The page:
Six months without a board meeting. Is this legal?

Anonymous writes:

Dear Paul:

Our condo board was elected in June. It is now January and to my knowledge, they have not had a face to face meeting, and I have not seen any meeting minutes. I have difficulty believing that they do not have any reason to meet. How are they running the corporation? I know that most of their business is conducted by email. Is this even legal?

Paul replies:

Dear Anonymous:

You must live in a condo that operates very efficiently without much intervention.

First, I am not aware of any legislation that states that a board must meet a certain number of times a year, for instance, once a month. Your governing documents may contain such a provision. It is worth checking out. The Manitoba Condominium Act states that there must be an Annual General Meeting (AGM) within six months following the fiscal year-end. Second, the Act is clear when it comes to the board conducting business:

100(1) A board may transact business only at a meeting at which a quorum of the board is present.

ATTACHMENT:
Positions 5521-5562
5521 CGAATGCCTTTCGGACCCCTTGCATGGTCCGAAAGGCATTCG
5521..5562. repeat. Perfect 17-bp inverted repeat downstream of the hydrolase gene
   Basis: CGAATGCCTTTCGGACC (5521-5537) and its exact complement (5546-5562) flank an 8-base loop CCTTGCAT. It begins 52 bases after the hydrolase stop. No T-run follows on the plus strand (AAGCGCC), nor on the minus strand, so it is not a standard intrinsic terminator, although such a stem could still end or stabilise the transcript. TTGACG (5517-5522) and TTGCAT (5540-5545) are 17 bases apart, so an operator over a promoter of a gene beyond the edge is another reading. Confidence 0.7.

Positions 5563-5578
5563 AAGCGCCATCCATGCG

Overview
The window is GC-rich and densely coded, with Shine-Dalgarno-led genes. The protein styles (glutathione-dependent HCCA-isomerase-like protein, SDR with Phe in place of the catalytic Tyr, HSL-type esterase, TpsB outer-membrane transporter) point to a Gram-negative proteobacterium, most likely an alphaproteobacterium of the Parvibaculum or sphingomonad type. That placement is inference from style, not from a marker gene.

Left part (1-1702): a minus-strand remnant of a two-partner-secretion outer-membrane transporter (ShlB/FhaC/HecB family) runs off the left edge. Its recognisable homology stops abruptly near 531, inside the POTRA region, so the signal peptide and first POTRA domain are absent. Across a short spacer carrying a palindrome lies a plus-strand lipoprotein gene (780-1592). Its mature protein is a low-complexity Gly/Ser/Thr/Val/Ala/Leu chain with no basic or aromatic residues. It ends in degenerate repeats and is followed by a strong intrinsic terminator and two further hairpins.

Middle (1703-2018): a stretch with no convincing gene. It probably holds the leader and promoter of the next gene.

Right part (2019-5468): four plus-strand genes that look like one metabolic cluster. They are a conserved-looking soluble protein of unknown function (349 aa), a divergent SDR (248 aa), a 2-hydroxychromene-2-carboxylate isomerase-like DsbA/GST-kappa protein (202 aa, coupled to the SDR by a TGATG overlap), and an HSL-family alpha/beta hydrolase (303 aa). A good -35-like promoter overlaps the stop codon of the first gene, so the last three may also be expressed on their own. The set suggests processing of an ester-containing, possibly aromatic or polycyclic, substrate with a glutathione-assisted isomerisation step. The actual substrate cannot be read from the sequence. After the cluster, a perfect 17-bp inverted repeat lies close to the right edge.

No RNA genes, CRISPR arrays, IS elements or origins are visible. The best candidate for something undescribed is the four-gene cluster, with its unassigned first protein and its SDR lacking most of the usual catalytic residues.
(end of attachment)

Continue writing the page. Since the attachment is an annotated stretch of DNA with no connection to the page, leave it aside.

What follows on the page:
103(1) A board may provide for attendance at a meeting by telephone or another form of communications system that allows concurrent participation if

(a) Authorized by the corporation’s by-laws to do so; or

(b) All the directors’ consent to do so.

In essence, this means that a board cannot make decisions by email. Board members must meet in such a manner that they can hear each other concurrently. A conference call or a videoconference like Skype are examples. This type of meeting must be allowed under the corporation’s bylaws or all directors must agree. Emails isolate people and do not allow debate of the issues.

Let’s be practical, often it is more efficient to make decisions by email. However, any decision must be ratified at the next duly constituted board meeting and recorded in the minutes to be considered official/valid. Minutes are a legal record of the board decisions. Upon request, unit owners have a right to see board minutes if they are not automatically made available.

 I  think it would be challenging for a board not to hold any face-to-face meetings for more than two months. There are always issues that need a board’s attention even if many of the day-to-day administration is delegated to a property manager.

Are the board’s actions legal? I am not a lawyer, but I think there is nothing illegal going on. It may not be the best way to manage the corporation, unit owners should question the board’s decision-making process or lack thereof. Good luck!

This Post Has One Comment

  1. Debbie Mazur

    Great advice once again.

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